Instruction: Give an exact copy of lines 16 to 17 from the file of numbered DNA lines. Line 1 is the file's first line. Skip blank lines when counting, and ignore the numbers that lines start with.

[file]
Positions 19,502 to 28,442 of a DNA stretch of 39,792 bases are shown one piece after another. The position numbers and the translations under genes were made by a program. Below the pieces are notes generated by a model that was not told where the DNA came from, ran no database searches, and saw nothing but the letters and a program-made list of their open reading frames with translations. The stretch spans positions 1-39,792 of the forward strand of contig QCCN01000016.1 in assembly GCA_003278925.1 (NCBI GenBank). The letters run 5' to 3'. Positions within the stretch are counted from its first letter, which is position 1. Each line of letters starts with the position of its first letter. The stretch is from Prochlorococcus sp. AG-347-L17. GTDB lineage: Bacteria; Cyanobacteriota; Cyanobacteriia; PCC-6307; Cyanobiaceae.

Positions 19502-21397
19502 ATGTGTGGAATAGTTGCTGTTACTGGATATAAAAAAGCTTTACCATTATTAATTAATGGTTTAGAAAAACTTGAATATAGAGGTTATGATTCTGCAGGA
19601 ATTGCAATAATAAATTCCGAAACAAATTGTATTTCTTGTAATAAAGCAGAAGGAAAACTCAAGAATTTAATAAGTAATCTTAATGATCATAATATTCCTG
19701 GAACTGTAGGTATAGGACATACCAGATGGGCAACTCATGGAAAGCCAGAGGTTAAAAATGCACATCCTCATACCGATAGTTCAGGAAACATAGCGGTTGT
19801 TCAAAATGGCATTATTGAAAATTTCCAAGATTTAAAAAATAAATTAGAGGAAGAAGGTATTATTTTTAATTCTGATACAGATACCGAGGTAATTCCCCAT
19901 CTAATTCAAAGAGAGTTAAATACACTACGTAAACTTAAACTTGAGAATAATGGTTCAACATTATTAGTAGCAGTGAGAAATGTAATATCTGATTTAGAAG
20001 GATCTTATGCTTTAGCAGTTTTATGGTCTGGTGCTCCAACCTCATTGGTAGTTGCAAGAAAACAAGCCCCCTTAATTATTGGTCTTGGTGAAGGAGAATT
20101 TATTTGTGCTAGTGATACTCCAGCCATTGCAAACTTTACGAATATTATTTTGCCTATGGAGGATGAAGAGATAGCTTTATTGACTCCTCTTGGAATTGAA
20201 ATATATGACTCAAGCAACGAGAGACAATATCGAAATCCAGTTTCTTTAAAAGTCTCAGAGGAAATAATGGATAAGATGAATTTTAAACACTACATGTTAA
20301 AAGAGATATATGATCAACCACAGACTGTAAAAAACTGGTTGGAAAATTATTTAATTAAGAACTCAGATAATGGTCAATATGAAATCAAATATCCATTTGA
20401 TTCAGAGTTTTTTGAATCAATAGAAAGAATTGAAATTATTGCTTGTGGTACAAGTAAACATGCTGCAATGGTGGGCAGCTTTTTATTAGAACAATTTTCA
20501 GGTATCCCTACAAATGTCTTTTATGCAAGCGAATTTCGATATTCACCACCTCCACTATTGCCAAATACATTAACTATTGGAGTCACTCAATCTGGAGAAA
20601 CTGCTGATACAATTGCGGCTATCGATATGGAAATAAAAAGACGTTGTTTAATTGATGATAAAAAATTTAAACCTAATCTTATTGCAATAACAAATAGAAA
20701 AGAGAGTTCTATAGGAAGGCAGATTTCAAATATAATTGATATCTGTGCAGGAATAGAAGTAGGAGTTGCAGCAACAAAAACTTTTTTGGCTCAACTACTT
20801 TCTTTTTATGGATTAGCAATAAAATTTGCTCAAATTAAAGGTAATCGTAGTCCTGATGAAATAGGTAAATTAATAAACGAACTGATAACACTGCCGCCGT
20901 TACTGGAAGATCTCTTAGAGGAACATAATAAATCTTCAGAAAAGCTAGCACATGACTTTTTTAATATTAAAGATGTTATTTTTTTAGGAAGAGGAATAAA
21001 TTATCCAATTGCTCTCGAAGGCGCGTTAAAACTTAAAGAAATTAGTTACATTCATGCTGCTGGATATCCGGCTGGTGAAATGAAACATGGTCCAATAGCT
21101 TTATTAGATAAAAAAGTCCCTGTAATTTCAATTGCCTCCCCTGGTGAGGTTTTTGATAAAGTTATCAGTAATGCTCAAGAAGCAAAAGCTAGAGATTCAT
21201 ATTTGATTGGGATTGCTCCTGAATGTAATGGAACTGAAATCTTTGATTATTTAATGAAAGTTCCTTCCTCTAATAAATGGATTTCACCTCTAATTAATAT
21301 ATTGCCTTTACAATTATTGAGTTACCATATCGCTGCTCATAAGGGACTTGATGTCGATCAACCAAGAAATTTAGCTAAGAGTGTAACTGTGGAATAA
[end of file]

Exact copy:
20801 TCTTTTTATGGATTAGCAATAAAATTTGCTCAAATTAAAGGTAATCGTAGTCCTGATGAAATAGGTAAATTAATAAACGAACTGATAACACTGCCGCCGT
20901 TACTGGAAGATCTCTTAGAGGAACATAATAAATCTTCAGAAAAGCTAGCACATGACTTTTTTAATATTAAAGATGTTATTTTTTTAGGAAGAGGAATAAA